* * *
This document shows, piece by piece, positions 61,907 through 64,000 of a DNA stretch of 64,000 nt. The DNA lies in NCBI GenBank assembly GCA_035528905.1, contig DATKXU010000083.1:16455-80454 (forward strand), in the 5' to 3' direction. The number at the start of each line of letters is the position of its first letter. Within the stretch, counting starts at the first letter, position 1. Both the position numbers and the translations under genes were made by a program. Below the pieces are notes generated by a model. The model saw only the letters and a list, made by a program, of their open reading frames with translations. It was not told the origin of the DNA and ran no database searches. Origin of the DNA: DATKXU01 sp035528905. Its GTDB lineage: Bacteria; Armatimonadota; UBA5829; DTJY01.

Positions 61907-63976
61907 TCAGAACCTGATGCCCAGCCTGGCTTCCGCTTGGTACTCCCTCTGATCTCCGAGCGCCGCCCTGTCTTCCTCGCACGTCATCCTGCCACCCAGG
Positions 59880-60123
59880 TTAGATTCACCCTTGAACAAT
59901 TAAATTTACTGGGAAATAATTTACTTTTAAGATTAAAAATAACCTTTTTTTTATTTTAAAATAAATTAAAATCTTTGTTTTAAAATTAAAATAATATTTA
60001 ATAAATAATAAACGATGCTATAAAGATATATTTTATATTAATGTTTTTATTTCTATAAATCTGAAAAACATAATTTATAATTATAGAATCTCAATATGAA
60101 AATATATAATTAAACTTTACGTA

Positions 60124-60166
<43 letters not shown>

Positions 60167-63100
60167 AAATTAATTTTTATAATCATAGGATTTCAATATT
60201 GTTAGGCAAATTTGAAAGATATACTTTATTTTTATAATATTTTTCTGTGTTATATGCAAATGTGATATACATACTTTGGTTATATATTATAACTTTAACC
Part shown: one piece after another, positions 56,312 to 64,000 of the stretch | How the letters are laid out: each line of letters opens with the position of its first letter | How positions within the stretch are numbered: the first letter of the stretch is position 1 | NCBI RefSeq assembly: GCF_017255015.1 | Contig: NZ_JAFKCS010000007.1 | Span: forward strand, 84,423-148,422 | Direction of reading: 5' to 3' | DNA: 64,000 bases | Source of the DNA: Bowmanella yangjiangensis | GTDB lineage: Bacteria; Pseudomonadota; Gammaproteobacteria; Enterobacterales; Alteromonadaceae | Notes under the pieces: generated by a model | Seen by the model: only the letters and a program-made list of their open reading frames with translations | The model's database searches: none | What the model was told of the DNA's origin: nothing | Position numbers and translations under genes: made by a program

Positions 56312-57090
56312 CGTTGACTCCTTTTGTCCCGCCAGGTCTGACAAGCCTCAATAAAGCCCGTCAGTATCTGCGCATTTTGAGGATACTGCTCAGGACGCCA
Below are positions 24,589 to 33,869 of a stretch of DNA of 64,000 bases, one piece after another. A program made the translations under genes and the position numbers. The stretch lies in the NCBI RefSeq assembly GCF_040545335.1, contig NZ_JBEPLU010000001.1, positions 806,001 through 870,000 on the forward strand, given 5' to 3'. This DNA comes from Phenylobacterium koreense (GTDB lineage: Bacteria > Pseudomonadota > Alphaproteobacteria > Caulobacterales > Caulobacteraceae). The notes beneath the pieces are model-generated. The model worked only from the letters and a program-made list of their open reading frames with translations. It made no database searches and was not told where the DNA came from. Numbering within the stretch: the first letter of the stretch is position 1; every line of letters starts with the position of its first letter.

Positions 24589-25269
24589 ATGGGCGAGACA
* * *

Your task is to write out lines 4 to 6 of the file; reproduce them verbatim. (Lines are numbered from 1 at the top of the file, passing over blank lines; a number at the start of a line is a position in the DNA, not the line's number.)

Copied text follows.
Positions 59880-60123
59880 TTAGATTCACCCTTGAACAAT
59901 TAAATTTACTGGGAAATAATTTACTTTTAAGATTAAAAATAACCTTTTTTTTATTTTAAAATAAATTAAAATCTTTGTTTTAAAATTAAAATAATATTTA